A Sunday in Vegas

I’m sitting here at the window-view desk of my room on the 23rd floor of the Las Vegas Hilton and pondering the RTNDA and today’s panel. Next year will mark my 40th year in broadcasting, and, oh my, how things have changed.

Nice view, away from the strip

When I first got in the business, newsrooms were mostly dominated by former radio or newspaper people, and TV news was seen by us as a way to make a difference. We didn’t have to deal with the whole profit-center business, because there weren’t a lot of public corporations running stations. That came much later. Privately-held, locally-owned television stations were an entirely different animal than today’s bean counter, process-driven world. People get into the TV news business today, because it’s cool to be on TV, and that remains one of the biggest problems of the day.

Through it all, the RTNDA has been a steady voice, always relating the industry back to its roots. I have been proud to be associated with this group, and it’s a little disconcerting to see what’s happening to it these days. People don’t join the RTNDA like they used to, because they’re so busy primping for the next newscast. Like the sheep heading for the cliff, they don’t even realize that no shepherd is leading them. The RTNDA’s current ill health is far more a result of news people who haven’t a clue as to why such a group is relevant and necessary, so they spend their money on make-up instead of joining the association. It’s evidence of how the industry has lost its way.

This is not to suggest that the RTNDA has the answers to disruptive innovations in news and advertising that are threatening the business, but it is the right group to bring people together to talk about such things. That’s the purpose of its annual conference, which, to be honest, has spent more time in recent years digging the hole than trying to figure ways out of it. Even now, the panels on technology involve people from broadcasting, and I think we should be listening to those involved in the disruption (been saying that for a long time). It’s like the annual convention of the whale oil industry having panels about electricity, but seating only whalers and processors. They’re more content to see who will be the last harpoon maker than changing business models, and so it goes.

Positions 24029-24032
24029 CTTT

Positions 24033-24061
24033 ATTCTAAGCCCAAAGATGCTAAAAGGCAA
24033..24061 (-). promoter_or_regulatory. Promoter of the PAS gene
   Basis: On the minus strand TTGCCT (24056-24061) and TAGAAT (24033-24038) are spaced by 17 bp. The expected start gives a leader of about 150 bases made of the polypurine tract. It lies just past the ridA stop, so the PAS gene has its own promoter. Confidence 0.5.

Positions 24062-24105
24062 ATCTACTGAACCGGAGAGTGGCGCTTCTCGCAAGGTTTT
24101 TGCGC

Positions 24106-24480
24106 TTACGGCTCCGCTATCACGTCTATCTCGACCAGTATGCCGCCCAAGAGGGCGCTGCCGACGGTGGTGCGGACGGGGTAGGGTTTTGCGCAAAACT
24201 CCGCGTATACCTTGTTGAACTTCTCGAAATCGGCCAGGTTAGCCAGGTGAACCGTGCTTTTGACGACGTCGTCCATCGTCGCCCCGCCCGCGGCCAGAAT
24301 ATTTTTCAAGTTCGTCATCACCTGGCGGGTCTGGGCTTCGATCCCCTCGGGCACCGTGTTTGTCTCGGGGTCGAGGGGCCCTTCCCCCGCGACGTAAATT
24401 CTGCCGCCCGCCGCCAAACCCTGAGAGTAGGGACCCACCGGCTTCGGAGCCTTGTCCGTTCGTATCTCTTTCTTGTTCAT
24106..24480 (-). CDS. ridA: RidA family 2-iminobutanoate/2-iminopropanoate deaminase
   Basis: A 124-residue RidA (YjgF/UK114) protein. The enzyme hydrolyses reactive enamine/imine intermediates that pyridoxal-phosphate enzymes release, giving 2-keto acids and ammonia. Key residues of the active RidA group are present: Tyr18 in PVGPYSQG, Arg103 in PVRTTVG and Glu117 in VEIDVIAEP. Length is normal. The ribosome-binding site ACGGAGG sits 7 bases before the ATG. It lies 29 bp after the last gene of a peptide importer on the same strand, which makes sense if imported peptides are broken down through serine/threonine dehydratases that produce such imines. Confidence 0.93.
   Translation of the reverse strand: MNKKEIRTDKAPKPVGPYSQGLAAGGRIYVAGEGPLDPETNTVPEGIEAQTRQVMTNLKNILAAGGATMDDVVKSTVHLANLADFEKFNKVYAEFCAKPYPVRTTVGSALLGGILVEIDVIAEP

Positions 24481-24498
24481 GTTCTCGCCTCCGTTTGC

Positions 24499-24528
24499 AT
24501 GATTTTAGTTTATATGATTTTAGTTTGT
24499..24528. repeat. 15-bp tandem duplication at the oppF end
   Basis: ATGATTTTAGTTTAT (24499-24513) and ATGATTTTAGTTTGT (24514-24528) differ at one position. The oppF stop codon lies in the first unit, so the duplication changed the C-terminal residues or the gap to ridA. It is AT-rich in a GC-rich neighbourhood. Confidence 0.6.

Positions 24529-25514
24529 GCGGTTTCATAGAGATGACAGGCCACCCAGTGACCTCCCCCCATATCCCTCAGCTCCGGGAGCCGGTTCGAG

I think that the realities of the job losses and budget cuts have smacked everybody upside the head, and there’s a sense of “how do we stay positive amongst all this?” I haven’t been to the registration desk yet, but everybody’s expecting attendance to be way off. This is, of course, a shame, for at a time when we really need to be pulling together, the bean counters say “we can’t afford it.” Really?

The opening chapter of our new book is a call for leadership. Leaders can set aside process for the sake of the goal, and this is what we so desperately need. The summary for my panel this afternoon, for example, states, “This session will help introduce attendees to what is working in the industry now.” We want to know what’s “working,” because we’re process-driven. We’re outstanding at copying, but lousy at innovating. Leaders need only a goal. We badly need leaders.

Time for breakfast. More later.

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